Fukushima: “no safe dose” of radiation

A second attempt to stop radioactive water leaking into the Pacific ocean at the Fukushima nuclear plant by using paper and sawdust bound with a chemical compound failed April 4. Engineers are now resorting to a third plan: building mounds of silt around the reactor to filter radioactive particles. (Daily Mail, April 4) Officials in Fukushima prefecture have launched an emergency program to measure radiation levels in school playgrounds. More than 1,400 schools and nurseries will be tested over two days amid growing anxiety among local parents. Officials say there should be no risk to children if they stay outside a 30-kilometer evacuation zone. (BBC News, April 4) Efforts to protect Tokyo’s water supply from radiation have led to a run on Indonesian coconut husks. Granulated charcoal made of the husks is used in Tokyo area treatment plants. Prices for the absorbent carbon material have jumped 44% since the disaster started. (Bloomberg, April 4)

Despite official assurances. public advocates insist there is no safe dose of radiation. “The US Department of Energy has testified that there is no level of radiation that is so low that it is without health risks,” said Jacqueline Cabasso, director of the Western States Legal Foundation. Cabasso explained that natural background radiation exists, “But more than 2,000 nuclear tests have enhanced this background radiation level, so we are already living in an artificially radiated environment due to all the nuclear tests.”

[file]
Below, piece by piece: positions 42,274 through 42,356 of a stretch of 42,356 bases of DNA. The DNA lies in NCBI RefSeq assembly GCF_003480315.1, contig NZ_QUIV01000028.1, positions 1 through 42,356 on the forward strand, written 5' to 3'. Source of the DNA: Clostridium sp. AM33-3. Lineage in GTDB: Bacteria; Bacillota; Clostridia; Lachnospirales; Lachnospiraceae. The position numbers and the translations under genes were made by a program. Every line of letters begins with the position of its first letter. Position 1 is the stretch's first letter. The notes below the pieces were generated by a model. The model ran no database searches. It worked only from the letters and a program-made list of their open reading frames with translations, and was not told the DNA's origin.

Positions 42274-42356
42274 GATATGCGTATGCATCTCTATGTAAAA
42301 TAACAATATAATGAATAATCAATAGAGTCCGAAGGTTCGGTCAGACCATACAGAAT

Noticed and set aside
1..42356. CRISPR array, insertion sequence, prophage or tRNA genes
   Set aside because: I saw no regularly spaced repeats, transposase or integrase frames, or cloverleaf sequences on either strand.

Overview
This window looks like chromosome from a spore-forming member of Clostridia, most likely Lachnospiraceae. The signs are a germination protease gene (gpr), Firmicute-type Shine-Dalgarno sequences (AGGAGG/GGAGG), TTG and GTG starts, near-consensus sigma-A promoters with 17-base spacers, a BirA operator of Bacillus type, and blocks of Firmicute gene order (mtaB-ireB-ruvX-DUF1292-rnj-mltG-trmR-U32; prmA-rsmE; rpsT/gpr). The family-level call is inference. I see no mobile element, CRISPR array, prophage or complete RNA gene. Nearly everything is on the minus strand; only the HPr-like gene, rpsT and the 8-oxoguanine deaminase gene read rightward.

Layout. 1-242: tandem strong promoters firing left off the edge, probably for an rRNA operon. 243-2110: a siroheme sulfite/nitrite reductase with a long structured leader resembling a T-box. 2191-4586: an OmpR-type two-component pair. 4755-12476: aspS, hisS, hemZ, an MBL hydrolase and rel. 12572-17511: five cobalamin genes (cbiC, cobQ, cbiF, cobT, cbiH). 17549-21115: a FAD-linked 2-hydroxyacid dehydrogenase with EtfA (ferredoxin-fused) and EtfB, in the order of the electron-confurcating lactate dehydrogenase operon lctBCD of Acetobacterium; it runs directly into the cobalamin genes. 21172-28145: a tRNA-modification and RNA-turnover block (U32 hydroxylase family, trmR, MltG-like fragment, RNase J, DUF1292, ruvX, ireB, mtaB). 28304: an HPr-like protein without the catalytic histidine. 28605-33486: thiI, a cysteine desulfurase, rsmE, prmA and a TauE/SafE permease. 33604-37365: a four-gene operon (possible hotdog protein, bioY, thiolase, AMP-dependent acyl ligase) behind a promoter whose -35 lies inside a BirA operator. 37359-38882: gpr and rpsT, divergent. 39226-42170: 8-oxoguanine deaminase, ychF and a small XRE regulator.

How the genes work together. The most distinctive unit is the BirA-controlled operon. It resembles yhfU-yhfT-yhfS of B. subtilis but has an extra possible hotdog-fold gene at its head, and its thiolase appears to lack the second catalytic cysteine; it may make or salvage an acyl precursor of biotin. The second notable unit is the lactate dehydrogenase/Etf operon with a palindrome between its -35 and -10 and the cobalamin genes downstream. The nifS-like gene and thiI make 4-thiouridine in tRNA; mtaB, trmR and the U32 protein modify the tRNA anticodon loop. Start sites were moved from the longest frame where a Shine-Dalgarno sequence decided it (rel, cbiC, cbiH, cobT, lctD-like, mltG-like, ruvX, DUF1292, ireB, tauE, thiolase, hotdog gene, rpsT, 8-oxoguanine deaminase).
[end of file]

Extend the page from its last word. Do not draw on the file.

“Karl Morgan, who worked on the Manhattan Project, later came out against the nuclear industry when he understood the danger of low-levels of ionizing radiation—and he said there is no safe dose of radiation exposure,” Cabasso continued, “That means all this talk about what a worker or the public can withstand on a yearly basis is bogus. There is no safe level of radiation exposure. These so-called safe levels are coming from within the nuclear establishment.”

Karl Morgan, after a long career at Oak Ridge National Laboratory, he became a critic of nuclear power and weapons. Morgan, who died in 1999, began to offer court testimony for people who said they had been harmed by the nuclear industry. “Nobody is talking about the fact that there is no safe dose of radiation,” Cabasso added, “One of the reasons Morgan said this is because doses are cumulative in the body.”

The National Academy of Sciences (NAS) published a report in 2006, “Biological Effects of Ionizing Radiation (BEIR) report, VII Phase 2” (NAS BEIR VII), which found “the committee concludes that the preponderance of information indicates that there will be some risk, even at low doses.” The concluding statement of the report reads: “The committee concludes that the current scientific evidence is consistent with the hypothesis that there is a linear, no-threshold dose-response relationship between exposure to ionizing radiation and the development of cancer in humans.” This means that the sum of several very small exposures to radiation has the same effect as one large exposure. (AlJazeera, April 4)

Officials now admit it will take months get the stricken reactors under control—and then possibly years to clean up the contaminated area. “It would take a few months until we finally get things under control and have a better idea about the future,” said Hidehiko Nishiyama, spokesman for the Nuclear and Industrial Safety Agency. “We’ll face a crucial turning point within the next few months, but that is not the end.” (NY Daily News, April 4)

See our last post on the Fukushima disaster.

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